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I-522 backers turning in signatures today to require disclosure on genetically modified foods

Post by Brad Shannon / The Olympian on Jan. 3, 2013 at 10:32 am |
January 28, 2013 6:28 pm

Backers of an initiative to require disclosures of genetic alterations of commercially sold food say they’ll bring in signatures to state elections official today Initiative 522. (click here for full text) is an initiative to the Legislature, which means it would first go to the Legislature for possible adoption.

Tim Eyman, the professional initiative promoter, also is bringing in signatures this morning for I-517, which he says will protect the initiative process. A background story on it is here and the full text is here.

Friday is the deadline for filing signatures for measures to the Legislature. The petition-filing period begins Saturday for new initiatives to the people.

I-522 backer Chris McManus the Office of the Secretary of State he plans to submit 340,000 signatures at 1 p.m., which based on the historical invalidity rates of ballot measures should be more than enough to qualify. By law, the measure needs at least 241,153 valid voter signatures to be considered.

Assuming I-522 and I-517 qualify, and that lawmakers choose not to enact either one, each would go to the November ballot for consideration by voters statewide. Lawmakers could also refer a companion or alternative initiative. The Associated Press reports that California voters rejected a food disclosure measure last year.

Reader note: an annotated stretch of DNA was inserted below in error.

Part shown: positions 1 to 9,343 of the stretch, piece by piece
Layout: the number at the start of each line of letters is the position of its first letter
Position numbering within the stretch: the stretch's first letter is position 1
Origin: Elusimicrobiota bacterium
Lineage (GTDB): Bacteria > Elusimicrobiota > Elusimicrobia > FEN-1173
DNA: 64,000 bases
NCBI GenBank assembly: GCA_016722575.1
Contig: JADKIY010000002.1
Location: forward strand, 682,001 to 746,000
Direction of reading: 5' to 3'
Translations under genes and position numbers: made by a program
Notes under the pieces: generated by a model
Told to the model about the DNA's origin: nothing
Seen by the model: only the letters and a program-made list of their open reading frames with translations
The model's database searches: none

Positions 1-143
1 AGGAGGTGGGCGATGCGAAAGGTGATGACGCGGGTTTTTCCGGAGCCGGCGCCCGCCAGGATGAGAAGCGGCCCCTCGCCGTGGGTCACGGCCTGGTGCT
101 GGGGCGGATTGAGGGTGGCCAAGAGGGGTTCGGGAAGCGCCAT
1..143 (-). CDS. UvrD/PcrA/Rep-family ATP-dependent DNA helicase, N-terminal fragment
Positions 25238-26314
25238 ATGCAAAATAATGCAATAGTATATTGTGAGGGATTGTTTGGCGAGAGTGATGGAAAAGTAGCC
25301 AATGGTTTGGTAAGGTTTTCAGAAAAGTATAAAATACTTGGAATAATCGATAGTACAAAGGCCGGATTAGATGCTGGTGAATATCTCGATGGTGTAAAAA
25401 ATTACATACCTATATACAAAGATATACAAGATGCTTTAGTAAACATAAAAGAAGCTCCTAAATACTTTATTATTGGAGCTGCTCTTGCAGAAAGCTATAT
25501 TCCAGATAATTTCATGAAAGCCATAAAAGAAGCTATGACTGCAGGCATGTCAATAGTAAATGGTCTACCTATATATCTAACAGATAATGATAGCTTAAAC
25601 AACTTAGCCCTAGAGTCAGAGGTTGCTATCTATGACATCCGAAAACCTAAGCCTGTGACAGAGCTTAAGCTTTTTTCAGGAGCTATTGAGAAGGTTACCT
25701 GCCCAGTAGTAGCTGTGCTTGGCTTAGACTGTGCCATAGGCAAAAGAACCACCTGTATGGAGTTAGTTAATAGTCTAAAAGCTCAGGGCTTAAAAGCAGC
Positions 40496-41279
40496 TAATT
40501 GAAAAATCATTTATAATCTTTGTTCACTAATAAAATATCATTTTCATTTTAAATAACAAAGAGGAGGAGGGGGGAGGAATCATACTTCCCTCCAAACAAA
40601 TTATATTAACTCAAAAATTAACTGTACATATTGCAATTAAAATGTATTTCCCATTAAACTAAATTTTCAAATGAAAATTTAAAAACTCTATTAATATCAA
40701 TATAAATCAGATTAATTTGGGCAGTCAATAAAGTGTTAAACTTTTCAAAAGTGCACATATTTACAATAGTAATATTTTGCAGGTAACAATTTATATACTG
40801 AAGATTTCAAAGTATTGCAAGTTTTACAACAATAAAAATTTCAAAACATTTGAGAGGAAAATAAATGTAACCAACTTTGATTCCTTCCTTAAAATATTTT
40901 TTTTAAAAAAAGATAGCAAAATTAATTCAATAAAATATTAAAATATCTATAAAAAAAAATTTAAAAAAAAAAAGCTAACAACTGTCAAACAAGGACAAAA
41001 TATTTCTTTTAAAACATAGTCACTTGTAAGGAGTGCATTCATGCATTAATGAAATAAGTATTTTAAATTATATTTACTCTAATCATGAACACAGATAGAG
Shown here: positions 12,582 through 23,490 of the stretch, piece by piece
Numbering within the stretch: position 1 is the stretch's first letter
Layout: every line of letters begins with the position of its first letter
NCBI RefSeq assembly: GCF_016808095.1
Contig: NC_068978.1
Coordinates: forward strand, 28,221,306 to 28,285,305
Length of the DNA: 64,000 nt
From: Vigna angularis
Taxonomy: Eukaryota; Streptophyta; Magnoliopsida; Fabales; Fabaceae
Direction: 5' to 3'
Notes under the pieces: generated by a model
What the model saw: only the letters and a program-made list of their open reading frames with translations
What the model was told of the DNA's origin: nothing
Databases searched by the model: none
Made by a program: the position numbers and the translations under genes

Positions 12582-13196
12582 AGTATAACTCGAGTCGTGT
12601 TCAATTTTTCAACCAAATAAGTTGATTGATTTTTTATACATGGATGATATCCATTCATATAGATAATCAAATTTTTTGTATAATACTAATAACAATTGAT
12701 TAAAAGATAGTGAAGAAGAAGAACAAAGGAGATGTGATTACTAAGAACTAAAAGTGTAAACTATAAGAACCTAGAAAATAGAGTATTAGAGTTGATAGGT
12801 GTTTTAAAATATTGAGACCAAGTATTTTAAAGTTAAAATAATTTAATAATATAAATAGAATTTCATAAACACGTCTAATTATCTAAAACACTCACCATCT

Dave Ammons of the elections agency said in a blog post that I-522 “would require most raw agricultural commodities, processed foods, and seeds and seed stocks, if produced using genetic engineering as defined, to be labeled as genetically engineered when offered for retail sale.”

Text of the measure asserts that 49 nations have laws requiring disclosure of genetically modified foods and that the lack of disclosure on U.S. crops is interfering with this country’s ability to export crops to some countries. The measure’s preamble also says the public “wants to know if their food was produced using genetic engineering” and that “Without disclosure, consumers of genetically engineered food unknowingly may violate their own dietary and religious restrictions.”

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